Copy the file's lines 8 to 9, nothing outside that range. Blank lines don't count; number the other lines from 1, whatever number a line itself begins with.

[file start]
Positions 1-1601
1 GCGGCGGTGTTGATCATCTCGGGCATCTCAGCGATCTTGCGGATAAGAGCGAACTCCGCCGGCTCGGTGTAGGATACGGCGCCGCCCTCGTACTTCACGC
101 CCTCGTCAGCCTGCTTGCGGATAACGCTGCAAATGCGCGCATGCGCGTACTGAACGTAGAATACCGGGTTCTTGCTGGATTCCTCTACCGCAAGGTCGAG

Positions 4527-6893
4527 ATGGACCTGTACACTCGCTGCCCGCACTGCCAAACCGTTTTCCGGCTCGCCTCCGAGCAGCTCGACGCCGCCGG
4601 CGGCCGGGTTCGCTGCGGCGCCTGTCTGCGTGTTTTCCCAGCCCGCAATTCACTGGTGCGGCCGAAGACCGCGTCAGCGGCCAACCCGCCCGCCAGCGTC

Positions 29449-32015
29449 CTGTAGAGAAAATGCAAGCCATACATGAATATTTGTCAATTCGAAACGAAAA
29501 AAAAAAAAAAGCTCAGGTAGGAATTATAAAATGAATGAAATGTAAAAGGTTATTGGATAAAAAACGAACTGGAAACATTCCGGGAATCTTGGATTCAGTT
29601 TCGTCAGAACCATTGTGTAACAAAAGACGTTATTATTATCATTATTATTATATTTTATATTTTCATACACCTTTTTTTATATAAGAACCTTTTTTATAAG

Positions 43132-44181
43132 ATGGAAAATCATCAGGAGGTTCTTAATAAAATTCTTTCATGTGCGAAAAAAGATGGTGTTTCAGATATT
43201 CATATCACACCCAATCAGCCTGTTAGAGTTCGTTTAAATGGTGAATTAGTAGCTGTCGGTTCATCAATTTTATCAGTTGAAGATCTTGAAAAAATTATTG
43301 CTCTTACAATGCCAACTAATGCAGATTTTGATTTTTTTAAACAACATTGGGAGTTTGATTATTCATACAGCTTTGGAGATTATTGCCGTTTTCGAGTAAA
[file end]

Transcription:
29449 CTGTAGAGAAAATGCAAGCCATACATGAATATTTGTCAATTCGAAACGAAAA
29501 AAAAAAAAAAGCTCAGGTAGGAATTATAAAATGAATGAAATGTAAAAGGTTATTGGATAAAAAACGAACTGGAAACATTCCGGGAATCTTGGATTCAGTT